My Sprouts Bring all the Boys to the Yard
As a kid, I absolutely loathed Brussels sprouts. Let's be honest, a plate full of those round balls of childhood loathing is akin to a plate of armadillo kidneys. I just could not would not support them in any measure. If that phobia has followed you into adulthood, I'm not here to tell you that you are wrong. But, you are wrong.
Let me begin with my vegetable philosophy. I always expend most of my cooking efforts on the main course. I'll take an hour or two make a good lasagna or meatloaf. Yet, I'll bemoan the time it takes to open, properly moisten and nuke any variety of frozen vegetables. I'm not opposed to vegetables. Nor do I believe it is impossible to imbue said vegetable with awesomeness. I’m just saying with a lot more effort I can coax a little bit more flavor. Normally, in our culinary befuddlement, it's not worth the dirty dishes.
This rule does not apply to corn or potatoes. Those I will put a fair amount of extra dirty dishes into - finding I receive a much larger bang.
For the rest, I find that other vegetables are required to sustain life. I can boil an edible green bean, carrot or piece of asparagus. I can steam and get a decent bite. Both methods are simple and yield passable stuff.
As an example, when initially courting, you pull out all the stops to be the impressive little peacock to which you endeavor. After time, that all ends. You become happy with the simpler pleasures. You no longer have to spend every night dancing. You do still have open doors and carry all the heavy stuff at the mall.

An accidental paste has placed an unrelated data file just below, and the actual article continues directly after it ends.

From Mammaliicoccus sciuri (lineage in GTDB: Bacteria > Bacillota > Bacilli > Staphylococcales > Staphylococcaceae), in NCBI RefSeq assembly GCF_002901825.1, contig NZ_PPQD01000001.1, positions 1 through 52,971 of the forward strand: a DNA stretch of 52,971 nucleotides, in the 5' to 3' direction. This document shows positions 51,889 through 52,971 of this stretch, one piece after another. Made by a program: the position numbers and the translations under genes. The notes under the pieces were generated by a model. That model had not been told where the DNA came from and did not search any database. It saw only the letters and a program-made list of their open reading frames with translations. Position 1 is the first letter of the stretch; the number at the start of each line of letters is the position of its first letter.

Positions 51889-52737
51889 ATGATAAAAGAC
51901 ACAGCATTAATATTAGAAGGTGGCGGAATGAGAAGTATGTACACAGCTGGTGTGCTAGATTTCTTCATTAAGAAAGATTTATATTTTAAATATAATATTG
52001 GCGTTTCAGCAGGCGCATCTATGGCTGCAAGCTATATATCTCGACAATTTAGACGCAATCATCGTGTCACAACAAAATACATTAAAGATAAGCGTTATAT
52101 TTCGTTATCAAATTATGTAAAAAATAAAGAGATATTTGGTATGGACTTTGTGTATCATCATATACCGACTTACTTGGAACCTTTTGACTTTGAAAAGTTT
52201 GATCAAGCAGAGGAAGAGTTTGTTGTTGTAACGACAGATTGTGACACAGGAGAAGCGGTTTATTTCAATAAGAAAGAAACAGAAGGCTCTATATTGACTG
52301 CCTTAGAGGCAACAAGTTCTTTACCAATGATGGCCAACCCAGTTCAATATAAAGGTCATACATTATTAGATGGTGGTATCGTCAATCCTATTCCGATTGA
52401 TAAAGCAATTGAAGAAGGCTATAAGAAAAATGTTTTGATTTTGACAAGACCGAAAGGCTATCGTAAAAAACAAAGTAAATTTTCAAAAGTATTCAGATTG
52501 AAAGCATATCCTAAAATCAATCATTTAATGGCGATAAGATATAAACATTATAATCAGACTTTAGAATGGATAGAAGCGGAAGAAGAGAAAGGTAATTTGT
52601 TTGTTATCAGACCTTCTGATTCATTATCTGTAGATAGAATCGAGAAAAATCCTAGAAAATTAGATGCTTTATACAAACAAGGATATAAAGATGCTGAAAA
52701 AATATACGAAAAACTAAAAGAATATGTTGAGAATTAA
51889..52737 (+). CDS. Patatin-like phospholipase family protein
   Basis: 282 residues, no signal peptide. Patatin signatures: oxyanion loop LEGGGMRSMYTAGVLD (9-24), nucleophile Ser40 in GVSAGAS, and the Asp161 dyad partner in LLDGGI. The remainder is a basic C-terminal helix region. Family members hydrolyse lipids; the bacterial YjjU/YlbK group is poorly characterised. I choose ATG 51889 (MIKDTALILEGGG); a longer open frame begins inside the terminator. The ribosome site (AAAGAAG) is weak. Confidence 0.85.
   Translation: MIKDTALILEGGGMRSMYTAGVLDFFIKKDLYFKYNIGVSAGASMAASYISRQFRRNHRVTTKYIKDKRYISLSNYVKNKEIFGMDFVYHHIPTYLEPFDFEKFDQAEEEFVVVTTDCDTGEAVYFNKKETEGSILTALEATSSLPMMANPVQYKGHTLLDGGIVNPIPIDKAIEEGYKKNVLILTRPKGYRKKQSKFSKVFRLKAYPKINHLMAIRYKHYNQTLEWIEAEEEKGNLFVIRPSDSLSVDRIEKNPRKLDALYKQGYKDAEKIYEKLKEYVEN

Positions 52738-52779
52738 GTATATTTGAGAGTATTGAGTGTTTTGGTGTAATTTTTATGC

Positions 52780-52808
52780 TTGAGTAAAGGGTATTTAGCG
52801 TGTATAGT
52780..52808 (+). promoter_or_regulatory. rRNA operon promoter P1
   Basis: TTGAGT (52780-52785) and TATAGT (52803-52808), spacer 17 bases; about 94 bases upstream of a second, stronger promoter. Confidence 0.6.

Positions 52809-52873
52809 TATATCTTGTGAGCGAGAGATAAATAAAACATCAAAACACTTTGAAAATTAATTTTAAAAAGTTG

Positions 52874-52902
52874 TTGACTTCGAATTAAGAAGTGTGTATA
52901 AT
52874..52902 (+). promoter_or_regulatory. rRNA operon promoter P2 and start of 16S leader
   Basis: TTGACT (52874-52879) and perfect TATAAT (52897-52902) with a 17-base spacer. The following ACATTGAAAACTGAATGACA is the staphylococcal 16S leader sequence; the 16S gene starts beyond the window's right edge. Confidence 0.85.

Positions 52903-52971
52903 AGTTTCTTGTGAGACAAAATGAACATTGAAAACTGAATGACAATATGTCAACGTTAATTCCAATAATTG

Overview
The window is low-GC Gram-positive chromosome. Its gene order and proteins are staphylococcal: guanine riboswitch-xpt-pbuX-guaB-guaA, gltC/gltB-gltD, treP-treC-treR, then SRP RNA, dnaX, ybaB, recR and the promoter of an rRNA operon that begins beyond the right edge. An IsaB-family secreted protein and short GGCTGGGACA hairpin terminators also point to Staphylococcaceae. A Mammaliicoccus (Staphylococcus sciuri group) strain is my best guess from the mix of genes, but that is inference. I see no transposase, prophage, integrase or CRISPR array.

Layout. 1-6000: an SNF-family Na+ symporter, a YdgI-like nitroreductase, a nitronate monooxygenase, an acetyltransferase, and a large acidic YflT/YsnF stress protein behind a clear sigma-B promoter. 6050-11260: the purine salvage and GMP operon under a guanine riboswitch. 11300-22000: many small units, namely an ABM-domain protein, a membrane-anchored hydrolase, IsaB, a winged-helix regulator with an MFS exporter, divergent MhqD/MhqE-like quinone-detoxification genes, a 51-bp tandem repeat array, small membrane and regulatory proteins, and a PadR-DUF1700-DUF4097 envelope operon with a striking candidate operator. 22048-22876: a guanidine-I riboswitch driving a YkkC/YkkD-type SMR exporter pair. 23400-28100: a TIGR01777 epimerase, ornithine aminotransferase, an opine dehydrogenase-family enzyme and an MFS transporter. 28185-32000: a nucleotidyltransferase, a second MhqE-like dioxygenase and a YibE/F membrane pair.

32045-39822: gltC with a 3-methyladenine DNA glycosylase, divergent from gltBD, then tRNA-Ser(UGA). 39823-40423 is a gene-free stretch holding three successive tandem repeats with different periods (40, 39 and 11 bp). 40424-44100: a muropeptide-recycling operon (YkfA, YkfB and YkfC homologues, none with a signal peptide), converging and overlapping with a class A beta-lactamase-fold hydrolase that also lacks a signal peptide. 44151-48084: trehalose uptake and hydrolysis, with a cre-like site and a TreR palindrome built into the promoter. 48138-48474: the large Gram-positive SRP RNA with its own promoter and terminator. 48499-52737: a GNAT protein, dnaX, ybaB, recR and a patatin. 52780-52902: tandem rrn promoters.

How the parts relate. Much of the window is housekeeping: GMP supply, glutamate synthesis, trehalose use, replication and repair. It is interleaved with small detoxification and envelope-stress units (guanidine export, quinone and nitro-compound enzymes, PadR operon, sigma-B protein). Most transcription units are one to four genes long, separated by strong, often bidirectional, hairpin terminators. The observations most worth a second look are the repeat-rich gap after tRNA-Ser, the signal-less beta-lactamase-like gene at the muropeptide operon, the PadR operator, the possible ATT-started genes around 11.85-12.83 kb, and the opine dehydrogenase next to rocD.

I require internet, beer and a life of leisure far more than I require bean almandine. I go out to eat where incredible, well trained chef’s make amazing dishes for me to sample. I cook at home because it's quick, decent, simple and cheap. I'm a good cook. I'm not a great cook. Neither are you. We know our limitations. Cook within those boundaries.
All give thanks to the child-bane, leisure granting Brussels sprout. Now, I've said I won't put much effort into vegetables. Really good Brussels sprouts take no effort. Here we go:
Get a couple of handfuls of fresh Brussels sprouts. They can be kept in the fridge a couple of weeks. Preheat oven to 450 degrees. Rinse Brussels. Cut off the ends like you would the stalk of a head of lettuce. Not the round part, the flat end. Place them in a cast iron skillet. Toss with olive oil, garlic powder, salt and pepper. Bake for 25 minutes, stirring every 10.
That's it. I always add a plus one to the party before cooking. Today, it was garlic powder. You can use balsamic vinegar, lemon juice, bacon…whatever. You'll see little blackened leaves in the skillet. That's ok. Those are fantastic. Again, you can get more involved sprouts in a nice restaurant. Don't hesitate to try those. We're at home. Go easy. Drink a beer, pet your dog, put your feet up. Our work is done here.
My sprouts bring all the boys to the yard. And my sprouts are better than yours. Damn right they're better than yours. I could teach you, but I'd have to charge.